Peter Robinson says Catholic Bishop losing the plot on integrated education

Comments by Bishop McKeown and First Minister highlights sharp differences over education policy

Bishop Donal McKeown: claimed Mr Robinson had suggested that “certain vested interests, by implication the Catholic Church, were the ones who were blocking movements towards that [integrated education]”. Photographer: Dara Mac Dónaill

Bishop Donal McKeown: claimed Mr Robinson had suggested that “certain vested interests, by implication the Catholic Church, were the ones who were blocking movements towards that [integrated education]”. Photographer: Dara Mac Dónaill

Tue, Jul 2, 2013, 08:22


First Minister Peter Robinson has weighed into a developing quarrel over integrated education between the auxiliary Catholic Bishop of Down and Connor Donal McKeown and the DUP.

Mr Robinson said yesterday that Bishop McKeown had “somewhat lost the plot” following his comments that the Catholic community viewed the DUP’s stance on integrated education as “nakedly sectarian”.

Bishop McKeown claimed Mr Robinson had suggested that “certain vested interests, by implication the Catholic Church, were the ones who were blocking movements towards that [integrated education]”.

“That certainly was perceived in the Catholic community as nakedly sectarian – talking about reconciliation, but ultimately saying the fault is the Catholics, they really are the ones who are to blame and, specifically, the Catholic Church,” the bishop added.

“I suppose at the present time kicking the Catholic Church really won’t lose you too many votes in many places,” Bishop McKeown said on BBC Radio Ulster’s Sunday Sequence religious affairs programme.

His comments followed on US president Barack Obama’s criticism of segregated education ahead of his attendance at the G8 summit in Fermanagh two weeks ago.

“If towns remain divided – if Catholics have their schools and buildings, and Protestants have theirs; if we can’t see ourselves in one another and fear or resentment are allowed to harden – that too encourages division and discourages co-operation,” Mr Obama told an audience of mostly young people in Belfast.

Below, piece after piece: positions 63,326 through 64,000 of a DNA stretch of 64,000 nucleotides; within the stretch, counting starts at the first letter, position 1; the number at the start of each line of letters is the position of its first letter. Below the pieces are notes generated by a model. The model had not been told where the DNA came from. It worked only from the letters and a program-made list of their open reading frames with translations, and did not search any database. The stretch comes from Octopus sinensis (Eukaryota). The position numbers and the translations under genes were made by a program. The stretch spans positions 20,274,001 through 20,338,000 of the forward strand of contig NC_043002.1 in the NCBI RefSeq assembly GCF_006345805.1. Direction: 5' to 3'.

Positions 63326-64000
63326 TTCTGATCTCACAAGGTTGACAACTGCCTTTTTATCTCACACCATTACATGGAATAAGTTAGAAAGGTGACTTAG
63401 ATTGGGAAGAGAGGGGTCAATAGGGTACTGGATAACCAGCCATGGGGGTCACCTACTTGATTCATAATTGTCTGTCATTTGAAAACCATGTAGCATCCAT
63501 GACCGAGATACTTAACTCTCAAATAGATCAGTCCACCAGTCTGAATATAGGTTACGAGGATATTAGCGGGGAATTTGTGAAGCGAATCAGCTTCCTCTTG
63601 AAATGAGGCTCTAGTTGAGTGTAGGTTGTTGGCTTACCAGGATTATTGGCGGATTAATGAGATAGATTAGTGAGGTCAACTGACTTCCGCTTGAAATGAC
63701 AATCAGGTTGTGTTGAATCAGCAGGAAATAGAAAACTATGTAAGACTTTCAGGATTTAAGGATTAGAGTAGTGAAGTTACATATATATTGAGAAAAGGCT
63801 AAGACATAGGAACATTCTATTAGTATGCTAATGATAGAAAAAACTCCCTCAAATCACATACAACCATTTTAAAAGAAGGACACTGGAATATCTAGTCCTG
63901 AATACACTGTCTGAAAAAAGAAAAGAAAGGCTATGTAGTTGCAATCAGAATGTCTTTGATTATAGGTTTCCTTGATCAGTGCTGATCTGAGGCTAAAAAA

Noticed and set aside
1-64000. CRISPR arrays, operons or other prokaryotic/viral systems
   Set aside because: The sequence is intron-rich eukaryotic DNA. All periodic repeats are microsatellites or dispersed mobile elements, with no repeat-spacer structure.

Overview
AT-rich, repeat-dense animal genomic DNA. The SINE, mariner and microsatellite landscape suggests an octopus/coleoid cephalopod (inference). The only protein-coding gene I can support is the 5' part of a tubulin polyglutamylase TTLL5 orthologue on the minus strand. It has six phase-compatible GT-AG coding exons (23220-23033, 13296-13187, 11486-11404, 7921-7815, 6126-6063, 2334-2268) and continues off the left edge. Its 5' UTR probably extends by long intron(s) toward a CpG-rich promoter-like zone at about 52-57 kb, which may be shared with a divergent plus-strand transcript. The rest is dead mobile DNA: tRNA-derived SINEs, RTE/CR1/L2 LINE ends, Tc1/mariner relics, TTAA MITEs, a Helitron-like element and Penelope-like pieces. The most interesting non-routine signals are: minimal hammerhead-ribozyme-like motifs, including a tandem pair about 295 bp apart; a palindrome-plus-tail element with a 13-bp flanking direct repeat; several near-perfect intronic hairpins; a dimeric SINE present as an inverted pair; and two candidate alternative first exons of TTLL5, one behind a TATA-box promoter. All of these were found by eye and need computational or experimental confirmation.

Mr Robinson was previously criticised by the Catholic Primate, Cardinal Seán Brady, when in a speech in 2010 he described the current education system in Northern Ireland as a “benign form of apartheid”. He said he had no objection to church-run schools but he objected to the state funding them.

Cardinal Brady said the speech created “distrust and suspicion”.

It suggested that schools in the North should be forced into a single system which was a “stark warning to all those who respect diversity and the rights of parents”.

Mr Robinson was yesterday dismissive of Bishop McKeown’s criticism. “How anybody who is looking for shared education can be seen to be sectarian is beyond me and beyond everyone else.”

DUP education spokesman Mervyn Storey also entered the controversy to add that Bishop McKeown was “on the wrong side of the argument” and should listen to views within the Catholic community.

The Catholic bishops should “come into the 21st century”, he said.

Political ends
Separately, in his BBC interview, Bishop McKeown said the DUP and Sinn Féin were exploiting sectarianism for their own political ends.

He said that because of its united Ireland ambitions, Sinn Féin “cannot afford to make Northern Ireland work too well in the UK”.

Deputy First Minister Martin McGuinness said Bishop McKeown’s comments were “a highly political attack on my party’s strategy for a united Ireland” and were “worthy of any SDLP press operation”.